The history of every major galactic civilization tends to pass through three distinct and recognizable phases, those of Survival, Inquiry and Sophistication, otherwise known as the How, Why, and Where phases. For instance, the first phase is characterized by the question ‘How can we eat?’, the second by the question ‘Why do we eat?’ and the third by the question, ‘Where shall we have lunch?’ (Douglas Adams, “The Hitchhiker’s Guide to the Galaxy“)
One can roughly divide mathematical education into three stages:
- The “pre-rigorous” stage, in which mathematics is taught in an informal, intuitive manner, based on examples, fuzzy notions, and hand-waving. (For instance, calculus is usually first introduced in terms of slopes, areas, rates of change, and so forth.) The emphasis is more on computation than on theory. This stage generally lasts until the early undergraduate years.
- The “rigorous” stage, in which one is now taught that in order to do maths “properly”, one needs to work and think in a much more precise and formal manner (e.g. re-doing calculus by using epsilons and deltas all over the place). The emphasis is now primarily on theory; and one is expected to be able to comfortably manipulate abstract mathematical objects without focusing too much on what such objects actually “mean”. This stage usually occupies the later undergraduate and early graduate years.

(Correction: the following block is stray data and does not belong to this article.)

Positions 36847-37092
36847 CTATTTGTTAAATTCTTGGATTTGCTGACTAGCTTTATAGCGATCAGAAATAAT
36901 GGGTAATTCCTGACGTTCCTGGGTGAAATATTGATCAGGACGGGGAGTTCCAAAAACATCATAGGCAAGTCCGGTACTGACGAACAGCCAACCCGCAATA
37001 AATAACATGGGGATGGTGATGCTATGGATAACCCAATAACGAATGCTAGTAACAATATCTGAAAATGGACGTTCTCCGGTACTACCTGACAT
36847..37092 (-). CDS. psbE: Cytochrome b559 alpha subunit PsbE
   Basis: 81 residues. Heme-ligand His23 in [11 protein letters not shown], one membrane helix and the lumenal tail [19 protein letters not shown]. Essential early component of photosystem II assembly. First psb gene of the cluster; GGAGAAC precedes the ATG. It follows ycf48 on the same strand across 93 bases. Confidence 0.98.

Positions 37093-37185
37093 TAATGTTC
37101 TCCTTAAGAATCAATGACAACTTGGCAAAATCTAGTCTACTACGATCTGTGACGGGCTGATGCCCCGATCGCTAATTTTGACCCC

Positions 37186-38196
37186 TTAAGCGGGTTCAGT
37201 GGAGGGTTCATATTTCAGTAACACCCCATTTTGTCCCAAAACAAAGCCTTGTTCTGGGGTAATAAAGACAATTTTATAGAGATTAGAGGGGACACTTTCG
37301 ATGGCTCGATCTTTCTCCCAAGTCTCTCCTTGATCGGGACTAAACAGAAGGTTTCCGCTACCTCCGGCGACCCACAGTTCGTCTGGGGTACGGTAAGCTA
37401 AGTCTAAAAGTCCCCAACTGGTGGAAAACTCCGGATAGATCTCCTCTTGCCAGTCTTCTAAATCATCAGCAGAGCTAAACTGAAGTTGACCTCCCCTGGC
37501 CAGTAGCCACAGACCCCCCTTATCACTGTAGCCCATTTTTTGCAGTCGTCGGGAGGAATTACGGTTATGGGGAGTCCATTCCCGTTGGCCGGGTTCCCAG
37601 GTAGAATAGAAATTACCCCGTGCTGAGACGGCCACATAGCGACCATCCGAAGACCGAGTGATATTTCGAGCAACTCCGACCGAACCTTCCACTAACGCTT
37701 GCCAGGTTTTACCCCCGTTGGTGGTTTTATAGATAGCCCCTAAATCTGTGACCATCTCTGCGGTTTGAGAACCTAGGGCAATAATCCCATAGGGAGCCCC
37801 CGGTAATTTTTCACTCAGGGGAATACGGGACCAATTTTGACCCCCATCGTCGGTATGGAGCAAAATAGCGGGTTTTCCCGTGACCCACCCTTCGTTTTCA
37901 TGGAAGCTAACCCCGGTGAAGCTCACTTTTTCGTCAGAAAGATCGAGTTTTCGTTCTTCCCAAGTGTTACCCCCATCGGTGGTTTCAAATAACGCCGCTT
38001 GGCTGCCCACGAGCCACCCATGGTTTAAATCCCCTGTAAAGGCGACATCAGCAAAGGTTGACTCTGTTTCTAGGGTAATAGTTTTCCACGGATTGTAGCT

- The “post-rigorous” stage, in which one has grown comfortable with all the rigorous foundations of one’s chosen field, and is now ready to revisit and refine one’s pre-rigorous intuition on the subject, but this time with the intuition solidly buttressed by rigorous theory. (For instance, in this stage one would be able to quickly and accurately perform computations in vector calculus by using analogies with scalar calculus, or informal and semi-rigorous use of infinitesimals, big-O notation, and so forth, and be able to convert all such calculations into a rigorous argument whenever required.) The emphasis is now on applications, intuition, and the “big picture”. This stage usually occupies the late graduate years and beyond.
The transition from the first stage to the second is well known to be rather traumatic, with the dreaded “proof-type questions” being the bane of many a maths undergraduate. (See also “There’s more to maths than grades and exams and methods“.) But the transition from the second to the third is equally important, and should not be forgotten.
It is of course vitally important that you know how to think rigorously, as this gives you the discipline to avoid many common errors and purge many misconceptions. Unfortunately, this has the unintended consequence that “fuzzier” or “intuitive” thinking (such as heuristic reasoning, judicious extrapolation from examples, or analogies with other contexts such as physics) gets deprecated as “non-rigorous”. All too often, one ends up discarding one’s initial intuition and is only able to process mathematics at a formal level, thus getting stalled at the second stage of one’s mathematical education. (Among other things, this can impact one’s ability to read mathematical papers; an overly literal mindset can lead to “compilation errors” when one encounters even a single a typo or ambiguity in such a paper.)